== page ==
For the uninitiated, diffusors are used to efficiently extract the starches from harvested agave piñas that are subsequently cooked and distilled to make mass produced tequila. To purists, its use is blasphemy because it strips the tequila of character and results in something akin to vodka.
Furthermore, its use is usually kept under wraps by those distilleries who would prefer to let their marketing departments lead you to believe that they still produce tequila the “old fashioned way” without shortcuts.
Case in point is this following Twitter conversation:
Click on any of the links within the Twitter stream to follow, favorite, retweet, quote or respond.
More Questions Than Answers
Now, not only are we left to wonder who’s zooming who on whether or not Herradura uses a diffusor, but we feel the need to question the reasons for using a diffusor, who has been known to use it in the past and who may still be using it to eek out the most juice from their agave.
Follow the link below to one of the most thorough crash courses on tequila diffusor technology.
On a frigid and damp Saturday night in November 2013, Roger Clyne, along with his band The Peacemakers, invited Tequila Aficionado Media to an intimate concert and tequila tasting at Billy’s Ice House in New Braunfels, TX, to talk music, heritage, and his tequila, Mexican Moonshine.
Hey, gringos, it could be worse…we did not get there first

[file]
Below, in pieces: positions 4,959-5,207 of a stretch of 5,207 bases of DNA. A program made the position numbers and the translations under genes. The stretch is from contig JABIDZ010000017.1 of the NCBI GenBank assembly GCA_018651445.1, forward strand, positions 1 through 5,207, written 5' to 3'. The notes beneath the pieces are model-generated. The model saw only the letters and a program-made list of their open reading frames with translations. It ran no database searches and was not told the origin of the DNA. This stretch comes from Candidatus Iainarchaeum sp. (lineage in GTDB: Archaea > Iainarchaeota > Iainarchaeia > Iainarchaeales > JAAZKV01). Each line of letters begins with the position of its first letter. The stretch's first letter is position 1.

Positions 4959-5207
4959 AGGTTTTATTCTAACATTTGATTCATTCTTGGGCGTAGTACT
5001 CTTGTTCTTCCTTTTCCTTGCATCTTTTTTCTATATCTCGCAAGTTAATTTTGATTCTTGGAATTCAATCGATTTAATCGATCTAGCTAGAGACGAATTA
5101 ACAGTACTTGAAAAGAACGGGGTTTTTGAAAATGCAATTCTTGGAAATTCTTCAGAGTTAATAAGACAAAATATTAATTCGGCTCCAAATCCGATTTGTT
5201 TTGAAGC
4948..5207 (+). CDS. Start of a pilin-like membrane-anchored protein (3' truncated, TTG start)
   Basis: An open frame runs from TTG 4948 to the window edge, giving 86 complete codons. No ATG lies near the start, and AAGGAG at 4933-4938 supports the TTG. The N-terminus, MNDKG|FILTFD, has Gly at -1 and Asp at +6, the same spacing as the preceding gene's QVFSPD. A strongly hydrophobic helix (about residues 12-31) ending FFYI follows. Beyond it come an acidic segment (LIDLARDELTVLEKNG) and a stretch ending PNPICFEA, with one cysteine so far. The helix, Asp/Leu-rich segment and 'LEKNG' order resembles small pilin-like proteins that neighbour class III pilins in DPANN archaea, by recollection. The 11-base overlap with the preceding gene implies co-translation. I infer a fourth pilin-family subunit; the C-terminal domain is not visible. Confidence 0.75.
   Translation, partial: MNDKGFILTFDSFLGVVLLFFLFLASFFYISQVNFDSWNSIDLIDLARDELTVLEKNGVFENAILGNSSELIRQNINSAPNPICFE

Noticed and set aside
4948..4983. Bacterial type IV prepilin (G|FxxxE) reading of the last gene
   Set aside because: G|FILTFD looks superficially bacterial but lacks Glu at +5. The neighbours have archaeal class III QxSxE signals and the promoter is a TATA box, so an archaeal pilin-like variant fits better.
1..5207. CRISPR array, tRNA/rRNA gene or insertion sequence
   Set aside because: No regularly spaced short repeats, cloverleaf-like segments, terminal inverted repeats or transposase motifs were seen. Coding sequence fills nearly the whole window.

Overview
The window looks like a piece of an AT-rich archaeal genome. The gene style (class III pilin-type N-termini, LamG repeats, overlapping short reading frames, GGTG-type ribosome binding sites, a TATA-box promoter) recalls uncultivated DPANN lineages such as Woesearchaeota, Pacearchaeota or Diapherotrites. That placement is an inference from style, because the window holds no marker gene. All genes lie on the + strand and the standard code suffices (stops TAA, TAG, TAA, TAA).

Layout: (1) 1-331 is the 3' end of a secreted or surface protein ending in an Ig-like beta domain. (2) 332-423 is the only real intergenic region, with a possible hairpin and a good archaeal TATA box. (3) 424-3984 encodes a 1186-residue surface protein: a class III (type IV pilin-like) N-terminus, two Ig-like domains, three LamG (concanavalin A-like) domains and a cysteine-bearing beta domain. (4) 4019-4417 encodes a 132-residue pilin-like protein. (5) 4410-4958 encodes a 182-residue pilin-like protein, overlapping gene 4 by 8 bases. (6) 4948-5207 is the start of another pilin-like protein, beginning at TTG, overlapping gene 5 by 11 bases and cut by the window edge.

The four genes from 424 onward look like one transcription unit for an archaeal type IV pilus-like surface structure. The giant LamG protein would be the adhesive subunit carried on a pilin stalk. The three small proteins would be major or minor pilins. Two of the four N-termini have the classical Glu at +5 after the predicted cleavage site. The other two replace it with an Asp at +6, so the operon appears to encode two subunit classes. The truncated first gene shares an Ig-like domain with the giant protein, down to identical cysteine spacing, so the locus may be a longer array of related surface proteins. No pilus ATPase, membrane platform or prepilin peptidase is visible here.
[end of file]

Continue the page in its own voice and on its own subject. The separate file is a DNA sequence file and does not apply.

The Colt Single Action Army, also known as the Peacemaker, is considered a famous part of Americana. “The Gun That Won the West” was wielded by such action-oriented historical legends of the late 19th and early 20th centuries as Buffalo Bill Cody, Theodore Roosevelt, Judge Roy Bean, Pat Garrett and General George Patton. It has also been the selected sidearm of Hollywood movies, preferred by everyone from John Wayne to Clint Eastwood in every single Dirty Harry film. And in 2011, it was declared the official firearm of the state of Arizona. Arizona is also home to another piece of Americana–a guts and guitar driven, reggae and mariachi laced, roots based rock-n-roll band leyenda known as Roger Clyne & The Peacemakers. Armed with expressive lyrics, evocative melodies and four part harmonies, these straight shooters have come to redefine the indie music landscape by being the first band to debut six consecutive albums in the Top Ten of Billboard Magazine’s Internet Sales chart. Along the way, Clyne has gathered a burgeoning cult following that rivals that of Sammy Hagar and Jimmy Buffet–both themselves very successful tequila front men.
I fell under the spell when I stumbled over the line…
Many aficionados roll their eyes when news of another celebrity endorsed tequila hits the liquor store shelves. But Roger Clyne came upon his admiration for agave spirits early in life as part of his Southwestern ranching heritage, predating even his love for writing music and performing.
Roger was first introduced to scotch as a teenager by his grandfather who would pour him a dram to “put hair on your chest.” The taste of “dirty socks in mud” was tough to swallow, but it was his father’s sharing of bacanora, another agave distillate, that opened him up to the wonders of Mexican spirits, and in particular, tequila. Like most of us, Clyne cut his teeth by shooting cheap mixto tequila in college, then swearing off of it until the next opportunity to overindulge. He was well into his studies (psychology and anthropology) at Arizona State University when he rediscovered that “bright, wonderful, elegant, lyrical taste” of tequila during an exchange program in Ensenada, Mexico, while following a troop of mariachis.